Man whose penis ‘split’ has it reconstructed with HONEY after docs spot infected tumours – The Sun
A MAN whose penis "split" has it reconstructed – using honey, doctors have revealed.
The 55-year-old patient, from Roskilde, Denmark, first went to medics after his foreskin became too tight to pull back.
Doctors initially thought he balanoposthitis, which occurs when the foreskin and head of the penis become inflamed.
But during an examination it was revealed that the unnamed man was circumcised, according to an article published in the International Journal of Surgery Case Reports.
Medics at Zealand University Hospital discovered the patient had non-cancerous tumours at the root, shaft and tip of his penis, which were infected.
The growths were causing the skin to split – known as penile denudation.
Medics removed the tumours and attempted to reconstruct his member with skin grafts, but the procedure was unsuccessful.
They then decided to try Manuka honey, renowned for its anti-bacterial, anti-inflammatory and healing properties, the docs said.
Incredibly, the honey dressings had a "satisfying result" and after two weeks healthy tissue had started to fill the wound.
Dr Amalie Sylvester-Hvid, who led the team, said that they then took a split thickness skin graft (STSG) from the man's thigh.
It differs from a full-thickness skin graft, as only part of the dermis is taken, and is the go-to treatment from penile denudation.
This was unsuccessful and surgeons were forced to remove the graft a week later.
So, they went back to using Manuka honey dressings – as that had been "uncomplicated so far".
What is penile denudation?
Penile denudation happens when the skin of the genitals has eroded.
It can occur when the surface layers of the skin are "torn away" or if the tissue dies due to disease, injury or a lack of blood supply.
Often, it can be a complication of circumcision, however it's unclear how many people are affected.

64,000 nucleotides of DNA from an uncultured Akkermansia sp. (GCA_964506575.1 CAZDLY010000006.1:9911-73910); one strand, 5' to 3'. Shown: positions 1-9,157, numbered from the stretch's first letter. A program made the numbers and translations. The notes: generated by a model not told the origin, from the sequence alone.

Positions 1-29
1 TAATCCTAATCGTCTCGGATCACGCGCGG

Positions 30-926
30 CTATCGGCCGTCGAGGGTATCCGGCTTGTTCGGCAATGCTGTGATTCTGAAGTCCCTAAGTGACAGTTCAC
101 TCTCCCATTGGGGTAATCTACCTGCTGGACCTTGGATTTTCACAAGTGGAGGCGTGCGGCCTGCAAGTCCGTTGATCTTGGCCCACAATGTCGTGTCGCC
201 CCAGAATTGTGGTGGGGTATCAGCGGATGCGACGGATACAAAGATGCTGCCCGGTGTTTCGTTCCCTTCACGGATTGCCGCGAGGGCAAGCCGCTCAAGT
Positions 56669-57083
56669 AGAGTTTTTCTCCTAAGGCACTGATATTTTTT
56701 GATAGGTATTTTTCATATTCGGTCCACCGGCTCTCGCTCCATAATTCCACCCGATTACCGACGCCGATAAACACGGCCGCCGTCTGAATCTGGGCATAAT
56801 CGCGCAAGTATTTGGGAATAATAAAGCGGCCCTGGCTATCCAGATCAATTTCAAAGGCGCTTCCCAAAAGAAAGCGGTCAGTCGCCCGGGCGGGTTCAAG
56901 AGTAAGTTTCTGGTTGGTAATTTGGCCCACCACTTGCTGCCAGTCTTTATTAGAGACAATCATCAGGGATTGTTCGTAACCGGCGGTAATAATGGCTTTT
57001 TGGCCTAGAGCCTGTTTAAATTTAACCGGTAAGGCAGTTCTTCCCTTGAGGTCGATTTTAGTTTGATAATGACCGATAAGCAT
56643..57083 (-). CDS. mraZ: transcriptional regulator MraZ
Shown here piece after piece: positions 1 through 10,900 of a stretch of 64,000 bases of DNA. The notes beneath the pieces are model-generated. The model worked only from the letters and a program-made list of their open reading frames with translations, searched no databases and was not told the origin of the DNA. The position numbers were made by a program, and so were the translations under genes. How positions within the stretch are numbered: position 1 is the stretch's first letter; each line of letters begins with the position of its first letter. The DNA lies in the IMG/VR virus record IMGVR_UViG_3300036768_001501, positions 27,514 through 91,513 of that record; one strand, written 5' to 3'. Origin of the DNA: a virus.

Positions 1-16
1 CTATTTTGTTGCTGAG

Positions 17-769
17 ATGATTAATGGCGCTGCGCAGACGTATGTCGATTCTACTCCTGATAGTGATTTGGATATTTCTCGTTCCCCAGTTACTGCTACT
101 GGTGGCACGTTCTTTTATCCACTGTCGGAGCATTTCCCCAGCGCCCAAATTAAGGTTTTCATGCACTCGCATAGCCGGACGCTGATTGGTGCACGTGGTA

The skin usually has to be replaced using a split-thickness skin graft – where skin from one area of the body is transplanted to another.
The man removed the dressings every other day without complications, recurrent infections or pain, the medics wrote.
His penis had "completely healed" 52 days later and the man was able to regain "full sexual function", they added.
The medics claim Manuka honey's "simplicity, low cost and effectiveness" make it a "good alternative" to reconstructive surgery for the "genital region".
They believe it could be used as an alternative to antibiotics amid the emerging resistance crisis.
The team wrote: "The growing challenge of bacterial resistance to antibiotics has led to the development of several options of conservative wound treatment.
"None of them have shown the combined wound healing attributes found in medical-grade honey.
"Studies have shown a range of species of bacteria, including MRSA and vancomycin resistant enterococci, are susceptible to the antibacterial activity of honey without developing resistance.
"Considering the adverse effects of conventional antibiotics and the increasing resistance to antibiotics, we hope that Manuka honey soon finds a more permanent place in the physician's arsenal of wound treatment products."
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